Todd Carney
Todd Carney sacked over lurid picture of him urinating in his own mouth Getty

An Australian rugby league player has been sacked from his club after a photograph appeared on social media of him urinating into his own mouth.

It was meant to be a private joke with a friend but his "bubbling" actions have ended up costing the Cronulla Sharks player his career.

Club officials cancelled his contract soon after the picture appeared on Twitter.

"When Todd was first signed to the Sharks he was made well aware of his responsibilities both on and off the field, to himself, the club and to the game in general," read the statement, issued by the club's CEO Steve Noyce.

"The photograph that appeared last night on social media does not meet the values and standards the club is looking to uphold and take into the future."

The incident happened just a day after the 28-year-old led his side to a win against the Brisbane Broncos.

His agent, David Riolo, said: "It's a set-up like when people stand in front of the Leaning Tower of Pisa."

He admitted that he posed for the picture but that it was not meant to go public.

The photo had been leaked after the associate who took the picture claimed to have lost his phone.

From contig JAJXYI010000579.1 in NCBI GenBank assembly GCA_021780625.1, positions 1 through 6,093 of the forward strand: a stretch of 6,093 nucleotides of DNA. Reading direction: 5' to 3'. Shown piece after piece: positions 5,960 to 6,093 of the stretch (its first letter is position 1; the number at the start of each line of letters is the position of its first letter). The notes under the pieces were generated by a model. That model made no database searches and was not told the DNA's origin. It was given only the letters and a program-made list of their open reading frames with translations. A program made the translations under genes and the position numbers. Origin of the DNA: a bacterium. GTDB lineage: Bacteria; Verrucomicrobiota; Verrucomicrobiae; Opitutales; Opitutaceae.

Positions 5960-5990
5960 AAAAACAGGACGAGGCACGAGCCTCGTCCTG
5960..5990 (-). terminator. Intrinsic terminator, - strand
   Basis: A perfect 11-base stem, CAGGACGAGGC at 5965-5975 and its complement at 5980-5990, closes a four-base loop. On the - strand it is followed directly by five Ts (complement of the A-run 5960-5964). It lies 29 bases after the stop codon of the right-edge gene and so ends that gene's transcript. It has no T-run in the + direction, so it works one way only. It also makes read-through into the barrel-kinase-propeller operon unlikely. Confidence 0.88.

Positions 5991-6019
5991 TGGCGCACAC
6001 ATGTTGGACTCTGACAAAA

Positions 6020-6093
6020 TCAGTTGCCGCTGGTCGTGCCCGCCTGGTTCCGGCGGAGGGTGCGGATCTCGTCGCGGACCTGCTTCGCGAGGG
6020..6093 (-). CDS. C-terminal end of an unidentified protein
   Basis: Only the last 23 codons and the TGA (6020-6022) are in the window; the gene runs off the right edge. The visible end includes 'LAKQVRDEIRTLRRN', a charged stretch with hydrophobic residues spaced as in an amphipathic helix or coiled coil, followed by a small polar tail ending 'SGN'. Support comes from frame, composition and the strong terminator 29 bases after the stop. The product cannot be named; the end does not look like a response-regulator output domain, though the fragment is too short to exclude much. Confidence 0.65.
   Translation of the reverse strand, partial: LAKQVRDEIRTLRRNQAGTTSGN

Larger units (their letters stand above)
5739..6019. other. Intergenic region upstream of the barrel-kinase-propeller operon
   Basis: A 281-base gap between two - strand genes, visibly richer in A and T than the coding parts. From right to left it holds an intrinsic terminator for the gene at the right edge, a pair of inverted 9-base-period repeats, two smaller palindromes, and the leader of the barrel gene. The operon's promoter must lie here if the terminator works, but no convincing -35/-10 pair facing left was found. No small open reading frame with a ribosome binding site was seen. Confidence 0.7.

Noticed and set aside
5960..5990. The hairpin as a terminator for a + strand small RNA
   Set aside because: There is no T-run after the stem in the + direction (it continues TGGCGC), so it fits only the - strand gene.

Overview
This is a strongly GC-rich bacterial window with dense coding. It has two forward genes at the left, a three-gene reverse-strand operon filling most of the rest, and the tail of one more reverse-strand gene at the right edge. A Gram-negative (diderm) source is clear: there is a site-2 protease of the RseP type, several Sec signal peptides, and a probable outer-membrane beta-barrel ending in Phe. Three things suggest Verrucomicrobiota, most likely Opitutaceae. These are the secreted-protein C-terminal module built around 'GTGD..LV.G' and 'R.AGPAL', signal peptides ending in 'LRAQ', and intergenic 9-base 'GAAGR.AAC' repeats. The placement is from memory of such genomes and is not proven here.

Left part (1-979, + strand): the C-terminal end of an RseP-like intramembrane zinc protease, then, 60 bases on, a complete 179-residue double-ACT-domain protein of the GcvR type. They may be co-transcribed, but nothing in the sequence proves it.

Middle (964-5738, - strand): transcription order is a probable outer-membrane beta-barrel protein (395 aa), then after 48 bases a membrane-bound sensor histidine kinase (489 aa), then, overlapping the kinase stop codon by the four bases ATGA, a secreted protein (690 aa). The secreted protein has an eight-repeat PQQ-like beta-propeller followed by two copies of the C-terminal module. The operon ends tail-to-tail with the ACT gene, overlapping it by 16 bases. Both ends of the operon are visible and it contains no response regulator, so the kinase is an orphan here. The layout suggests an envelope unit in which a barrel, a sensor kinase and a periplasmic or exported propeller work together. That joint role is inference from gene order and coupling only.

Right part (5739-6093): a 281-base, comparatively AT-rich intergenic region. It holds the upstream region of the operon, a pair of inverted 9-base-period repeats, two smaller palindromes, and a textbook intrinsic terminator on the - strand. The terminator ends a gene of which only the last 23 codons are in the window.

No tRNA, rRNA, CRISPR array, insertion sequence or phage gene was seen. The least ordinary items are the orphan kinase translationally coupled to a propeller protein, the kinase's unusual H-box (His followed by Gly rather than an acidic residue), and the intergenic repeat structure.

"Todd's paid a very, very heavy price for a photo that he didn't want out there or upload himself. It was supposed to be kept between mates," Riolo told Fairfax Media radio station, 2UE.

It is not the first time Carney has hit the headlines for his unruly behaviour off pitch. In 2008 a woman found nude pictures of him on a mobile phone she was loaned.

Joel Thompson, a player for the Dragons, tweeted his sympathy for Carney. "It was his idea of a harmless joke between him & the so called mate in private. Toddy never hurt anyone," he wrote. "I think it's a bad joke horribly gone wrong."

His behaviour, known as 'bubbling', sparked a Facebook frenzy with users posting similar images to the group 'Piss in your mouth for Todd Carney'.

One skater told online magazine Vice, which reported the phenomenon, a week ago, said it was huge in Australia.

"It's part of our everyday life."